Ridgeline north of Diablo saddle
It was the view from Diablo Peak’s north saddle that Anza-Borrego Desert State Park rangers first discovered Fish Creek’s popular Sandstone Canyon in the 1950s. The view of Sandstone Canyon continues to impress those who look down upon this twisting canyon that eventually melts into Fish Creek.
Ridgeline separating Sandstone Canyon from June Wash
The saddle and ridgeline, which is the goal of this hike, is at the headwaters of the Sandstone Canyon/Fish Creek drainage system and the June Wash/Vallecito drainage system. It is the divide between the San Felipe watershed of the northern Anza-Borrego region and the Carrizo watershed of the southern region. It confounds logic to have such a divide on the south side of the mile-high barrier of the Vallecito Mountains. The explanation is that Fish Creek cuts through the Vallecito Mountains at Split Mountain to join the San Felipe Wash system to the north. Fish Creek, as an antecedent or pre-existing stream, has been able to maintain its course by downward erosion faster than tectonic forces are uplifting the Vallecitos.
View from saddle
Begin the hike from June Wash, 2 miles from the road entrance. Head northwest a half mile, following a wash that passes through two low ridges. This is actually June Wash. The road from your parked vehicle continues up the north fork of June Wash, which is misidentified as June Wash on some maps or called “false” June Wash.
June Wash turns north after passing the two low ridges and immediately comes to a split. Stay to the left (west) and continue up-canyon 1.5 miles to where there is another split. Again, stay left (west). In less than a half mile from the second split, the canyon will open up with main June Wash continuing on to the north.
Sandstone Canyon map
Turn right (east), which is due west of survey point “Diablo.” If you are using a topo map, this survey point is on the north boundary of Section 3 on the 7.5-minute Agua Caliente topo map. It is the high peak that you will need to round to reach the viewpoint. Head northeast about 0.4 mile and climb the saddle (elevation 2075 feet) between Diablo Benchmark/Peak and the ridge to the north to get the view down into Sandstone Canyon.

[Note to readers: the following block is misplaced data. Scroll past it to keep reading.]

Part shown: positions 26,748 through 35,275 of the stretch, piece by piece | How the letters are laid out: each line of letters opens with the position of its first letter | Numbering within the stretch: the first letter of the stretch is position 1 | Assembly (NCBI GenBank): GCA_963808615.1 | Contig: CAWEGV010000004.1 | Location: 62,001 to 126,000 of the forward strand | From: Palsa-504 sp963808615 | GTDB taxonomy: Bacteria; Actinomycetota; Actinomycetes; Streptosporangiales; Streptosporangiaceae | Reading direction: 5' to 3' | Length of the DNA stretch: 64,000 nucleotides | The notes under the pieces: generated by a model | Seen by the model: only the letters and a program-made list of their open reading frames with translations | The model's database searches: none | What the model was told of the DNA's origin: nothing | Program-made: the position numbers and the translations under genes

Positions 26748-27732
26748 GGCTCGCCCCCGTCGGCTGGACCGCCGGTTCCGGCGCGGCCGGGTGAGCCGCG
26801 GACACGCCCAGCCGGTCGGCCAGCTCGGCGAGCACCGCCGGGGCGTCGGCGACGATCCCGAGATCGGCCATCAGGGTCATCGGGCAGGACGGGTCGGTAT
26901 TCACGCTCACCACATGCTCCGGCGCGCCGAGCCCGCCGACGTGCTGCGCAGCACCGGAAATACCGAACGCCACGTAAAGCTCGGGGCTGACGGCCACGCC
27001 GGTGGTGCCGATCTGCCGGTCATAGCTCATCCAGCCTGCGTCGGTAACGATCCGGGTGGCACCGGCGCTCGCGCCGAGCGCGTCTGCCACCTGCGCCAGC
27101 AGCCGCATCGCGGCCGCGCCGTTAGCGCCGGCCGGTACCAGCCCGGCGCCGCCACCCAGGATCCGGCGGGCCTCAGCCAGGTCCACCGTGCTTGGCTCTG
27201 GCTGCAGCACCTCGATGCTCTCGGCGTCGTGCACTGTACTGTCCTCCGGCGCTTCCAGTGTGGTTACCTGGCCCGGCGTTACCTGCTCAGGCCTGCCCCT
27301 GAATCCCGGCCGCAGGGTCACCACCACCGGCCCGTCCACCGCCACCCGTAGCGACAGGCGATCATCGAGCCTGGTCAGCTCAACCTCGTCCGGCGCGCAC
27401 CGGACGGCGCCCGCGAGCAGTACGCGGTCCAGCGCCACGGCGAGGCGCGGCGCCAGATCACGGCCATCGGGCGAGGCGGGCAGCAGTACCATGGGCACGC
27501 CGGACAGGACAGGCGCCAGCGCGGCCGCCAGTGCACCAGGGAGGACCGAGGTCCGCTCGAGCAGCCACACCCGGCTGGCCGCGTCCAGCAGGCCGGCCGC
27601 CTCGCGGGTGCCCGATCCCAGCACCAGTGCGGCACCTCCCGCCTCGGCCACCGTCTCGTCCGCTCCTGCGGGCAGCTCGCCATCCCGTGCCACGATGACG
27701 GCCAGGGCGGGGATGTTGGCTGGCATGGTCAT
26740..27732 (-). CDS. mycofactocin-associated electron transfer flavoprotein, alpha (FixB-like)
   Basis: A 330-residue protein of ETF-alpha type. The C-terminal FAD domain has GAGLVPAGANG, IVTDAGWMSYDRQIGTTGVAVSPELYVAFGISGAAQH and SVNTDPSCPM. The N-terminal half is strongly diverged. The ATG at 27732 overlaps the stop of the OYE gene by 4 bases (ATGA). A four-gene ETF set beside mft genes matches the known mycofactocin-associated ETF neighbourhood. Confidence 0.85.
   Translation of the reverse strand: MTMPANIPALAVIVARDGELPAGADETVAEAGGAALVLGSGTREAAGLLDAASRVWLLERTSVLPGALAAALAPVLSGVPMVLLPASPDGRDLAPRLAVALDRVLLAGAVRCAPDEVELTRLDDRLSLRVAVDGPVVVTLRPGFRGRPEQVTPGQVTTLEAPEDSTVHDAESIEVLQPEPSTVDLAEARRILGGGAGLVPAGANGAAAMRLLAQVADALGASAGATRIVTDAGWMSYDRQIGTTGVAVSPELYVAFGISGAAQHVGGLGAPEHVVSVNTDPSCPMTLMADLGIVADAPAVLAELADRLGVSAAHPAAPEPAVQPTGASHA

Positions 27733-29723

From the viewpoint at the saddle, it is a very steep climb/scramble, slightly more than 300 feet in less than a half mile, to the top of Diablo Benchmark (elevation 2440 feet). The effort is well worth it for the great view of the surrounding watersheds. Diablo is actually a triple divide peak with water entering three watersheds from the peak: Fish Creek, Vallecito/Carrizo, and Arroyo/Tapiado/Arroyo Seco del Diablo, to the southeast. If you climb to the top of Diablo Benchmark, you will add another mile to the trip. After enjoying the view, retrace your steps back to your vehicle.
Distance from downtown San Diego: 114 miles. Allow 2 hours (Anza-Borrego Desert State Park). From SR-163N, take I-8E, exiting on the Imperial Hwy at Ocotillo, after 88 miles. Turn north on SR-2 (Imperial Hwy) and drive 23.4 miles to the turnoff on the right for June Wash (signed), about one-half mile beyond highway mile-marker 42. Drive 2 miles up June Wash and park. This dirt road has some soft sand. If concerned about the sand, park at the entrance to June Wash and walk up the wash 2 miles. No facilities. Hiking length: 6.25 or 10.25 miles out-and-back, depending on where the vehicle is parked. If you climb to the top of Diablo Peak, it will add another mile to the trip; 5–8 hours, depending on start point and whether or not you climb Diablo Peak. Difficulty: Moderately strenuous to strenuous. Elevation gain/loss 825–1190 feet. Carry extra water.